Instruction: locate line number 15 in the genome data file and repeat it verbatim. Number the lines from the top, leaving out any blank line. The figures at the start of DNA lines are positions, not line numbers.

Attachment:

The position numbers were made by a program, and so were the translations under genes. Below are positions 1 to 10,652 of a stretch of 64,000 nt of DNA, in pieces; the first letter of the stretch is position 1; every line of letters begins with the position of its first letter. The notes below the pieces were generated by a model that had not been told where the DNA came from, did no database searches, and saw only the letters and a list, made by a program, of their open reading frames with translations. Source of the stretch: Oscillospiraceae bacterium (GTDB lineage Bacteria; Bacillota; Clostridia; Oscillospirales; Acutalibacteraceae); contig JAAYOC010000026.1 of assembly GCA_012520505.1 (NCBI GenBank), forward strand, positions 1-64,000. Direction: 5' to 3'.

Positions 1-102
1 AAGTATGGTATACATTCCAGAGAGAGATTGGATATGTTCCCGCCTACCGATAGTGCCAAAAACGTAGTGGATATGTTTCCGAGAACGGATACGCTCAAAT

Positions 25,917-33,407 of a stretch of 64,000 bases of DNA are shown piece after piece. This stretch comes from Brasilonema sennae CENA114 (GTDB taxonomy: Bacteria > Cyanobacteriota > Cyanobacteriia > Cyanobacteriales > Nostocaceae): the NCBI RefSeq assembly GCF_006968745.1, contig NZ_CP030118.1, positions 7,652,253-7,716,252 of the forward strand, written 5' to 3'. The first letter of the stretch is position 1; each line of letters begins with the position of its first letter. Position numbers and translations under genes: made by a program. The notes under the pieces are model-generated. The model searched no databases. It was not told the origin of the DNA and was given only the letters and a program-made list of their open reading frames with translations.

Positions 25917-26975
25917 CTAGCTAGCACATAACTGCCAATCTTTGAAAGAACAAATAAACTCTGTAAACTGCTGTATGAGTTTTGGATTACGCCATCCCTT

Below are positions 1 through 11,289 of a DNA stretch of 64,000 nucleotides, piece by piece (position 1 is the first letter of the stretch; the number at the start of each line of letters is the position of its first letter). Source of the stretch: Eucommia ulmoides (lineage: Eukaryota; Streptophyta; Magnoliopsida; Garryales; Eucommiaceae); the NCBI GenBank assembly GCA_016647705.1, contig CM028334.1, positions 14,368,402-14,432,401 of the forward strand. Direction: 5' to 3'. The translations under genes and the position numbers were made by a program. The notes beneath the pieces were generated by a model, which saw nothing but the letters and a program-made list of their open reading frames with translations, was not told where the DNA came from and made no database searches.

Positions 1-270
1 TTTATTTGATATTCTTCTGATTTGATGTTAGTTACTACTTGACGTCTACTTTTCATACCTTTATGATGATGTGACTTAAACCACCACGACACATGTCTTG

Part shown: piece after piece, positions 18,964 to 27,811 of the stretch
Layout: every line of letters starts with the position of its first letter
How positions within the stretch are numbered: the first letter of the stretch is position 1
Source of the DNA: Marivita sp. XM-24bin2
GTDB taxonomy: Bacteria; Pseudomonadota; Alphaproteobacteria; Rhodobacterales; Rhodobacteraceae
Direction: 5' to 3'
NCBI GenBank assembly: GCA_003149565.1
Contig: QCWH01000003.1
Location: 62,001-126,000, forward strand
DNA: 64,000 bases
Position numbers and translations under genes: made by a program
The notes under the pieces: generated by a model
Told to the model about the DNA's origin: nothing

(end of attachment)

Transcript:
Direction: 5' to 3'